So how do you top Haven? Take a daytrip to the absolutely awesome world class Museum of Fine Arts Houston (MFAH) punctuated by the ultimate realization that we in Dallas will always be looking up at MFAH. The King Tut exhibition was ongoing with equal attention being paid to the current spectacular presentation of Dutch and Flemish Masterworks from the Rose-Marie and Eijk van Otterloo Collection that includes masterworks by Rembrandt, Gerrit Dou, Frans Hals, Willem Claeszoon Heda, Jacob van Ruisdael and Jan Steen. This national tour sponsored in part by the Peabody Essex Museum of Salem, MA concludes with the current exhibition at MFAH which runs through February 12, 2012 so make your plans to visit Houston, soon. Thank you Peabody Essex Museum who from August 29, 2010 to January 2, 2011 also brought to the Kimball Art Museum in Fort Worth the very important, “Fiery Pool: The Maya and the Mythic Sea.” We need to pay attention to those folks in Massachusetts who are friendly to our environs.

Having sung some of these well-deserved praises just note that Houston’s roads suck big time and instead of getting better seem to lower the bar each visit. One source described Houston’s roads as “tattered, cracked, patched and pocked washboard.” We think that source didn’t go far enough. No amount of compliments can mask the fact that this city’s transportation infrastructure seems compromised and with no checkbook to fix their city roads most of the money seems tied up in Interstate widening that is off and sometimes on and seems to go on forever resulting in frustrating, dangerous and hours long delays that will cramp the style of even the most patient and ardent.

That said, we will go back and enjoy the nectar of one of the world’s great cities and the great company we keep. It’s worth the hassles and frustrations, especially to lovingly, exuberantly and proudly celebrate the continuing saga of Charlie.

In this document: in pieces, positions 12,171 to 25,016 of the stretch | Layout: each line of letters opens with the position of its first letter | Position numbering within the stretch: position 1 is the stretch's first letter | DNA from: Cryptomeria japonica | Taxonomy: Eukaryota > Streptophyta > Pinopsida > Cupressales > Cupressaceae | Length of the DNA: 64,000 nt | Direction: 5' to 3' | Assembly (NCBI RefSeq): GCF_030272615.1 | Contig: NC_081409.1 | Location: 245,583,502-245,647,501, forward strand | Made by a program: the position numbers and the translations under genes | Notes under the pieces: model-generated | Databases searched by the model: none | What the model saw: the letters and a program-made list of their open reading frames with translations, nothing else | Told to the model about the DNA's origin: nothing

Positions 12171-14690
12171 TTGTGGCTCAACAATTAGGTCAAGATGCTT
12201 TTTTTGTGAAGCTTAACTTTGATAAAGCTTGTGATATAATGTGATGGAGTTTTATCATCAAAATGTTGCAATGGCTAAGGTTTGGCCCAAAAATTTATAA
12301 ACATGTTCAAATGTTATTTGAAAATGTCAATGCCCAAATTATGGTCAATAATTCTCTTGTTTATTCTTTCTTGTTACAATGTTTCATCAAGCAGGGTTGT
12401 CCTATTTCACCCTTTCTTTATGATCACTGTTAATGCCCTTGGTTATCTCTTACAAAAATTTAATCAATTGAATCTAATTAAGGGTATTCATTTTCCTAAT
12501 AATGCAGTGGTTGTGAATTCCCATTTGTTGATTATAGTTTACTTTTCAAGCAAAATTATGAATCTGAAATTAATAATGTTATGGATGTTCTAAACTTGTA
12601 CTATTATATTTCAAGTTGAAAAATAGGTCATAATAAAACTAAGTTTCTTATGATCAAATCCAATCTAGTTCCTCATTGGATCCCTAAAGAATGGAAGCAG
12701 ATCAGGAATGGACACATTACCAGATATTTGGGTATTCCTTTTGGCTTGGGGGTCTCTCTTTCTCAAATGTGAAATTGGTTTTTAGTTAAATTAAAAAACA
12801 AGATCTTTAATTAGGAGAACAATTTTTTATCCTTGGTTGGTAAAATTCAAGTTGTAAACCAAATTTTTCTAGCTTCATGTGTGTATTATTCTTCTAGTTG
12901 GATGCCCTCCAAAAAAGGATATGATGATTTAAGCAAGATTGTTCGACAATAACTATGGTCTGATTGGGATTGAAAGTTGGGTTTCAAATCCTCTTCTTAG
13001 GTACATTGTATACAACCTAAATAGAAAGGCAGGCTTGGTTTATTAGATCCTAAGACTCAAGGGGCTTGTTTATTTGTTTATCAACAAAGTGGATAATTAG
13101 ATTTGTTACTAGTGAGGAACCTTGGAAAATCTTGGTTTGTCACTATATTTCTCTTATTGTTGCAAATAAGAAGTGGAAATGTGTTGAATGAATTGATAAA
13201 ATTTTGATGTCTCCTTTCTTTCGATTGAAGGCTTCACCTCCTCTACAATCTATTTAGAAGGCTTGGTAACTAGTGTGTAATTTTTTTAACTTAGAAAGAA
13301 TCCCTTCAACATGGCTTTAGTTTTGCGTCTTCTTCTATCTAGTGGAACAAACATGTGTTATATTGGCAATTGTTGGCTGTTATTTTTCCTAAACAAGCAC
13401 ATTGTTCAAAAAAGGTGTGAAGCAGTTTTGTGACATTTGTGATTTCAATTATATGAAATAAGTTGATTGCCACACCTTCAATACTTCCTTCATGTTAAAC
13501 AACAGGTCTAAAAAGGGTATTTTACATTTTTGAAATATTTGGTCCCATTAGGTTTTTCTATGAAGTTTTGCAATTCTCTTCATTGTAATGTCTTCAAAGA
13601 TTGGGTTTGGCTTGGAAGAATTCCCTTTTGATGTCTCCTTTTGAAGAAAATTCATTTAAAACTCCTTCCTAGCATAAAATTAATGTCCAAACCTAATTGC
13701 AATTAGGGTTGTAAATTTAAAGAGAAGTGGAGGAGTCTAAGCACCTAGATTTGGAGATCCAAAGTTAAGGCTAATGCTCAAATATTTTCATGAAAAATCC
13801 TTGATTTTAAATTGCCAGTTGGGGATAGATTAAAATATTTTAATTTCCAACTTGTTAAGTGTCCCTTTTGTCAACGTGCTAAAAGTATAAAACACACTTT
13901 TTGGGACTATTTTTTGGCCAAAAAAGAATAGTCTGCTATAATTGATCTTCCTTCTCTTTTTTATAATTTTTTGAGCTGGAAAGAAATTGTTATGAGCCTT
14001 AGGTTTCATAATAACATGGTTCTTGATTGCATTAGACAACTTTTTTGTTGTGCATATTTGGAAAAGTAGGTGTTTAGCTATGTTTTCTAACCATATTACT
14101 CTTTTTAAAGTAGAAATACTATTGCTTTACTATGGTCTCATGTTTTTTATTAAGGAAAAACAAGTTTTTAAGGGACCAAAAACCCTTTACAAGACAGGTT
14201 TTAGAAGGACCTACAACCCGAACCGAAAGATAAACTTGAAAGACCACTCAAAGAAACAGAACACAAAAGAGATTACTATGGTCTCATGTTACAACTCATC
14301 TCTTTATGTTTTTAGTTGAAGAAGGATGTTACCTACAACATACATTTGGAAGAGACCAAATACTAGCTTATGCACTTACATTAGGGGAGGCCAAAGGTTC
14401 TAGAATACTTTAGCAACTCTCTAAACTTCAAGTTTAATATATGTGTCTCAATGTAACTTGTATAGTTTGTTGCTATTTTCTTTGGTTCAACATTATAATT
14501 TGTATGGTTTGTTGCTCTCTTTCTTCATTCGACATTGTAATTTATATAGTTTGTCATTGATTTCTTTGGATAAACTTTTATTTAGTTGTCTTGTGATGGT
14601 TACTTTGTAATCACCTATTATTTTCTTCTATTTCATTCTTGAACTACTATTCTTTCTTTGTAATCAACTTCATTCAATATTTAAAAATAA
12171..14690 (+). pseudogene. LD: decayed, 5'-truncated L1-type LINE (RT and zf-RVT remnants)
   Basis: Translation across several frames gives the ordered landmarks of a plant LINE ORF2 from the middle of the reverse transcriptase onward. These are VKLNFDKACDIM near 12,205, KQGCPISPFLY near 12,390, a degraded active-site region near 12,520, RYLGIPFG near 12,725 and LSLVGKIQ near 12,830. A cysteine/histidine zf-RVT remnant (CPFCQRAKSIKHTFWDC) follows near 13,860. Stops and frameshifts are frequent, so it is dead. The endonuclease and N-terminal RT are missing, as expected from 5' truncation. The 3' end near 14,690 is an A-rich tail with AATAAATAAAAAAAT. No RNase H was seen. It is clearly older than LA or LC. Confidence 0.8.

Hope you had a safe and enjoyable Thanksgiving holiday.


GrandNed Buxton

Monday, November 21, 2011


I went through my clothes closet the other morning intent on purging outdated loose or tight fitting clothing that just didn’t make sense anymore (purpose or fashion) and once again was confronted by my neckties. I have three tie hangers that keep my neckties flat, accessible and always at the ready to appropriately adorn my person for any occasion. Even after a Goodwill run some five years ago, I still have one hundred and fourteen (114) neckties including one ascot, three formal bowties dedicated to specific cummerbunds and one bolo tie. Whilst assessing my collection I realized I still had a few favorites from my college years and several screamers from the sixties and seventies and might still be good for a nostalgic event. Yes, I have several Christmas, one St. Valentine’s Day necktie and, vexingly, no Halloween ties.